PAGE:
WASHINGTON -- Ever since copies of a District of Columbia notice about her income tax delinquency slid anonymously out of fax machines in some media offices last month, Eleanor Holmes Norton, the Democratic candidate to become the district's non-voting delegate in Congress, has been trying to take the political sting out of the ensuing controversy over her tax debts.
She hasn't fully succeeded, but in Democrat-dominated Washington she is still regarded as heavily favored to defeat her principal opponent, Republican candidate Harry M. Singleton, in next month's election.
The delinquency notice -- mysteriously circulated among the press four days before Washington's primary vote -- indicated that Mrs. Norton and her husband, Edward, had failed to pay the district government $10,755 in income taxes due in 1982 and that with interest and penalties, they owed the district $25,381.80 for that year.
Publication of the notice sent Mrs. Norton scrambling to control damage to her primary campaign -- but her explanations spread the damage.
She said that in "extensive conversations" with her husband, she found that he had not filed joint income tax returns to the district in
any year from 1982 through 1989, although she had signed the forms.
And in subsequent weeks, Mrs. Norton announced payment of $88,546 in back taxes to the district.
Despite these revelations, Mrs. Norton won the Democratic nomination for District of Columbia delegate, garnering 40 percent of the primary vote in a five-candidate field -- although she lost the support of voters in Washington's affluent and predominantly white Ward 3.
Since then, Mrs. Norton has had to spend considerable campaign time trying to convince voters -- and her Democratic Party colleagues -- that her tax delinquency has been a family problem and not, as Mr. Singleton and Washington newspaper editorials have contended, a scandal that should disqualify her as a candidate for public office.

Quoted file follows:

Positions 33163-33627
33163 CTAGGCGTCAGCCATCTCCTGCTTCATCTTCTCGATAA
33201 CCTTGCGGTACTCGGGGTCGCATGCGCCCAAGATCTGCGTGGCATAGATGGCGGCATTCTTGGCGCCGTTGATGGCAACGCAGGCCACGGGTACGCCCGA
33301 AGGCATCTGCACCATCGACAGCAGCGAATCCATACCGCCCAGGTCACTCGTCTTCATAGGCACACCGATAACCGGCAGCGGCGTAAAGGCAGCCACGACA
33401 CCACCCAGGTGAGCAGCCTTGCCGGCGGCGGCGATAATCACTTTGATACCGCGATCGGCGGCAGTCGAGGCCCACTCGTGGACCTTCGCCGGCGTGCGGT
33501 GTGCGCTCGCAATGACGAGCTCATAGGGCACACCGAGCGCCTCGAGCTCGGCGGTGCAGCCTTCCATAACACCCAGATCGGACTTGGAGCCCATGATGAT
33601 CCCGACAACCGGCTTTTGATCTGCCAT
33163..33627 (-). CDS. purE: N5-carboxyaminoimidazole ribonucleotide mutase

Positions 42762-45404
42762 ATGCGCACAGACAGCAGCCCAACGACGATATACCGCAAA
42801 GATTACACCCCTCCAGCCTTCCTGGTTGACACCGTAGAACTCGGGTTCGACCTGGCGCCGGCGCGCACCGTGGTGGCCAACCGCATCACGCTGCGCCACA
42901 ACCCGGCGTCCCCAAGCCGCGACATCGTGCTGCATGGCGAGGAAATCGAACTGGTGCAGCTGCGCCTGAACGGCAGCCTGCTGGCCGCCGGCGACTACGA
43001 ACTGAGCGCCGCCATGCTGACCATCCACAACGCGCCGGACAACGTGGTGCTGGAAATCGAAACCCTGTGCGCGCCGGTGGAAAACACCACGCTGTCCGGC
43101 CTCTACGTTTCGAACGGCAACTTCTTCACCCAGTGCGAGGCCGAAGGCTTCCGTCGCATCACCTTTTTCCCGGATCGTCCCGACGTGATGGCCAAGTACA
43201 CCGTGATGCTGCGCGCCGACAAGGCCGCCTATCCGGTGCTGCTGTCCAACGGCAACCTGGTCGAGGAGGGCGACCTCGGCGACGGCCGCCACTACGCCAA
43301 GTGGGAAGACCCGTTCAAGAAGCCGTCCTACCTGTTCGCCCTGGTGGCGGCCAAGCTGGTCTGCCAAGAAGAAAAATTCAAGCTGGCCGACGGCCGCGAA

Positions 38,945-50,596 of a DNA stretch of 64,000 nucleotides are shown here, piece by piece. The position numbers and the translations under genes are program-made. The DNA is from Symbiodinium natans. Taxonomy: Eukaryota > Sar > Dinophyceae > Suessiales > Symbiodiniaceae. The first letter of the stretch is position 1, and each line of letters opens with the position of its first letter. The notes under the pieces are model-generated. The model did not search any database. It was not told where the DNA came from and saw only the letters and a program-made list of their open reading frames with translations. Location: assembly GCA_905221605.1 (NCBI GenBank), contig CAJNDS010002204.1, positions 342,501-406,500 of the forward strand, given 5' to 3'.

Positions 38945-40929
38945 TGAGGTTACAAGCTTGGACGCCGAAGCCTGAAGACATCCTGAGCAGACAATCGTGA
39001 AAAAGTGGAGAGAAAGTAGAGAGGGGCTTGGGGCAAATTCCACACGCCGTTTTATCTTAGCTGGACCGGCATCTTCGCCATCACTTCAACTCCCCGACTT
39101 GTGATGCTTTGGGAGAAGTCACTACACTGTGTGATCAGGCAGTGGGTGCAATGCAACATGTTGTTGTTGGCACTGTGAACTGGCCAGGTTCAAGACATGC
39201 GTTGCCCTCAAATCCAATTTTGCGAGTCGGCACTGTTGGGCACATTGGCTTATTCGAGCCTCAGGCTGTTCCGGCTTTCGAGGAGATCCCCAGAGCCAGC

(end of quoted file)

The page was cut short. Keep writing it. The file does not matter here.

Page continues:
"All I ask is that voters measure me against what they knew of my life," said Mrs. Norton, a Georgetown University law professor, in an interview. "If they do, I think they'll say, 'This woman probably wouldn't have been so dumb as to get out here and run for office if she knew she had taxes outstanding.' "
Last week, however, Mr. Singleton released his federal and district tax returns for the last five years and dared Mrs. Norton to do the same. He wanted, he said, "to see if there is not some other thing lurking there."
A similar request came recently from Mrs. Norton's running mate on the Democratic ticket: Sharon Pratt Dixon, who is favored to become the next mayor of Washington. Mrs. Dixon, interviewed on a radio talk show, said she was "very troubled" by Mrs. Norton's tax problems and added:
"I've asked her to get everything out . . . so that the public has a chance to scrutinize it and be comfortable with whatever occurred. She has a responsibility to get the facts before the community."
But Mrs. Norton, who has made public what she has described as summaries of her district and federal tax records, has said she has gone as far in that direction as she intends to go -- mainly, she said, because her husband would consider release of their joint federal tax returns an invasion of his privacy.
"I've had to deal with the collision of my private and my public life," Mrs. Norton said.
Immediately after the delinquency notice surfaced, Mr. Norton -- VTC who, like his wife, is a lawyer -- acknowledged that he handled "all of the family finances, including taxes." He issued a statement saying he took "full responsibility" for all of his family's tax delinquency.
His failure to file joint tax returns to the district over an eight-year period was the result of his own "procrastination," he said, and he asserted that the failure had occurred "without the knowledge of my wife."
Said Mrs. Norton: "I wonder how my husband could let me get out here without clearing up the tax thing. There are things that happen that you can't undo and you can't altogether understand. So I just have to move on."